This film had no posters, actors or tickets. It was meant to be discovered accidentally by people who, ambling through the Mandovi riverfront in Goa, stumbled upon coloured squares on the pavement and heard music coming from the branches overhead. They looked up and saw the open mouths of inverted megaphones. Those who followed the music arrived at a shipping container. “There is a six-minute film playing inside,” said a volunteer in a fluorescent green jacket.
The darkness within was broken by two screens placed side by side playing animation films. “Southern trees / bear strange fruit,” Nina Simone began to sing as images of ants crawled through a screen, while a landscape with a tree at its centre filled the other. “Blood on the leaves / and blood at the roots,” she crooned, as an apple on the tree took the form of a man’s head with a cord around his neck.
It zoomed out to show silhouettes of people hanging from the branches. On the right screen, the ants scurried with baskets and trunks until a giant arm reached across them to take a cellphone photograph of a hanging body. The names Pehlu, Akhlaq and Junaid came up next, jiggling to Simone’s beat as her voice reached its peak, “Black bodies / swinging in the southern breeze.”
Titled People’s Music, the film was a part of an installation that highlighted protest music in the Indian subcontinent from the colonial era to the present, with references to American civil rights artiste-activists Paul Robeson and Simone. Presented at the Serendipity Arts Festival in Goa recently, People’s Music has been created by musician Sumangala Damodaran, actor-director Sudhanva Deshpande and storyteller Shaaz Ahmed.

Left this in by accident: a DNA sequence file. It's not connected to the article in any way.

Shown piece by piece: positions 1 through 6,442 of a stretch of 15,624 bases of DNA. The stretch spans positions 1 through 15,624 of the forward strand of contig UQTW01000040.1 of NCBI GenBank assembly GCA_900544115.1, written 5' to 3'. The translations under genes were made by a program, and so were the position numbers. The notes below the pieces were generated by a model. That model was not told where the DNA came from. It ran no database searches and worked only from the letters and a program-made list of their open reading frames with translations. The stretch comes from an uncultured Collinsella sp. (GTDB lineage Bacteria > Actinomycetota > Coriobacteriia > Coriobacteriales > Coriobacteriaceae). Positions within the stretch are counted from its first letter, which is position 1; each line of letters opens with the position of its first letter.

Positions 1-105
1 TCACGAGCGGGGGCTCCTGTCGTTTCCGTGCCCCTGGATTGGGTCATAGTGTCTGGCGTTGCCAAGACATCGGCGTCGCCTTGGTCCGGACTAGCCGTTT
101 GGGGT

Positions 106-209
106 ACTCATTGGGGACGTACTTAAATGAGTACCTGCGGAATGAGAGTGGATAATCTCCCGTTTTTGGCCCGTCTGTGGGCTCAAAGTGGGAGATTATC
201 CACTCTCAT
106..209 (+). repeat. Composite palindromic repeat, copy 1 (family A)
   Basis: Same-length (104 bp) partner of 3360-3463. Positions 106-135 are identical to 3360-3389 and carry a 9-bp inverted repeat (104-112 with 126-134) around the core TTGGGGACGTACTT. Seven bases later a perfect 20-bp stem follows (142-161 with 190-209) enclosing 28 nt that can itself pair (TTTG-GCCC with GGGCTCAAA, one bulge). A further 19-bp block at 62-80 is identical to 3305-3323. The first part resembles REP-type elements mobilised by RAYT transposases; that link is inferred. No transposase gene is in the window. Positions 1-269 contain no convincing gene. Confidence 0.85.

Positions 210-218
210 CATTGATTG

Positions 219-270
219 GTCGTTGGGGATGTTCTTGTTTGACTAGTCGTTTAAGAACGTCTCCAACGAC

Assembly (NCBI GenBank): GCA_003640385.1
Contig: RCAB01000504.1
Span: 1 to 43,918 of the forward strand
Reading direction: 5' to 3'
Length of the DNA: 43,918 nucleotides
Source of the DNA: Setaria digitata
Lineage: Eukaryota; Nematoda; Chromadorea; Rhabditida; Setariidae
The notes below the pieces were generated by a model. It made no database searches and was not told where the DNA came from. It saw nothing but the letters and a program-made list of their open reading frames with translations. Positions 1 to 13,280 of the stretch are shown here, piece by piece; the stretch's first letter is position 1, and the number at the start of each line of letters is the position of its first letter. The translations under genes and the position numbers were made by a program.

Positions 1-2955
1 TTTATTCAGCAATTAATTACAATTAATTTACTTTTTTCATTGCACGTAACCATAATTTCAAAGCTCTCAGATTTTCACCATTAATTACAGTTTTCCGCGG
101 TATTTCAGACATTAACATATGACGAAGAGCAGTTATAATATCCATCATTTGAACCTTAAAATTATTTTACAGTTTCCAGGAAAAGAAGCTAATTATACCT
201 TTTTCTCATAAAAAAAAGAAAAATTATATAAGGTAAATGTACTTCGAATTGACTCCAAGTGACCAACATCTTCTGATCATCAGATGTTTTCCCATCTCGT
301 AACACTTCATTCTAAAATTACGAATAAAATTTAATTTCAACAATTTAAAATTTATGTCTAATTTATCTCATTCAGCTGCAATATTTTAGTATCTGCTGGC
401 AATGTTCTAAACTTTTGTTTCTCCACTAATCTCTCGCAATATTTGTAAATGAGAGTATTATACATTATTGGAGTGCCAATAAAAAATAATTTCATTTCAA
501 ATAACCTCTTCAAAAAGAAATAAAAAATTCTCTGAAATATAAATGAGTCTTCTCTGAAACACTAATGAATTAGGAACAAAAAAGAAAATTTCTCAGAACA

“Shubha Mudgal, music curator for the festival, asked Sumangala to do something around protest music. We talked about some of the images that come to mind when we think of protest music — the megaphone, which you have seen in political rallies; the drumming figure, which comes from the logo of the IPTA and was created by Chittoprasad; and the shipping container, which revolves around ideas of impermanence, things travelling from one place to another and is about people and work,” says Deshpande, one of the founders of Jan Natya Manch.
Familiar and lesser-known motifs and icons unfold through the film, compelling audiences to find their own narratives. There are images from Chittoprosad that Ahmed has turned into animation. There are references to films such as Dharti ke Lal and artworks of Pablo Picasso and Somnath Hore. Damodaran, the composer, also sings Jaane wale sipahi se poocho woh kahan jaa rahan hai. A poem by Sahir Ludhianvi, Khoon apna ho ya paraya ho, and uber masculinity codified in mean motorbikes, images of coins and ants that remind one of demonetisation and the GST fill the film. The ants are ubiquitous, burrowing in the earth in ways that recall politics around mining.
“The moment you look at an ant, you do think of building and builder ant but you also think of how weak this character is. There is a sequence in the film of bikes going around the ants, the ants going up and down and straight again and, then, again up and down again to show that these are resilient ants,” says Ahmed, whose last film, Talking Walls, documented the makeover of a dull paediatric ward of a Delhi hospital into a space of live art whose walls were bright with stories of the hare and the tortoise and the transformation of a caterpillar into a butterfly. Ultimately, it was a six-minute film that played in the mind for much longer.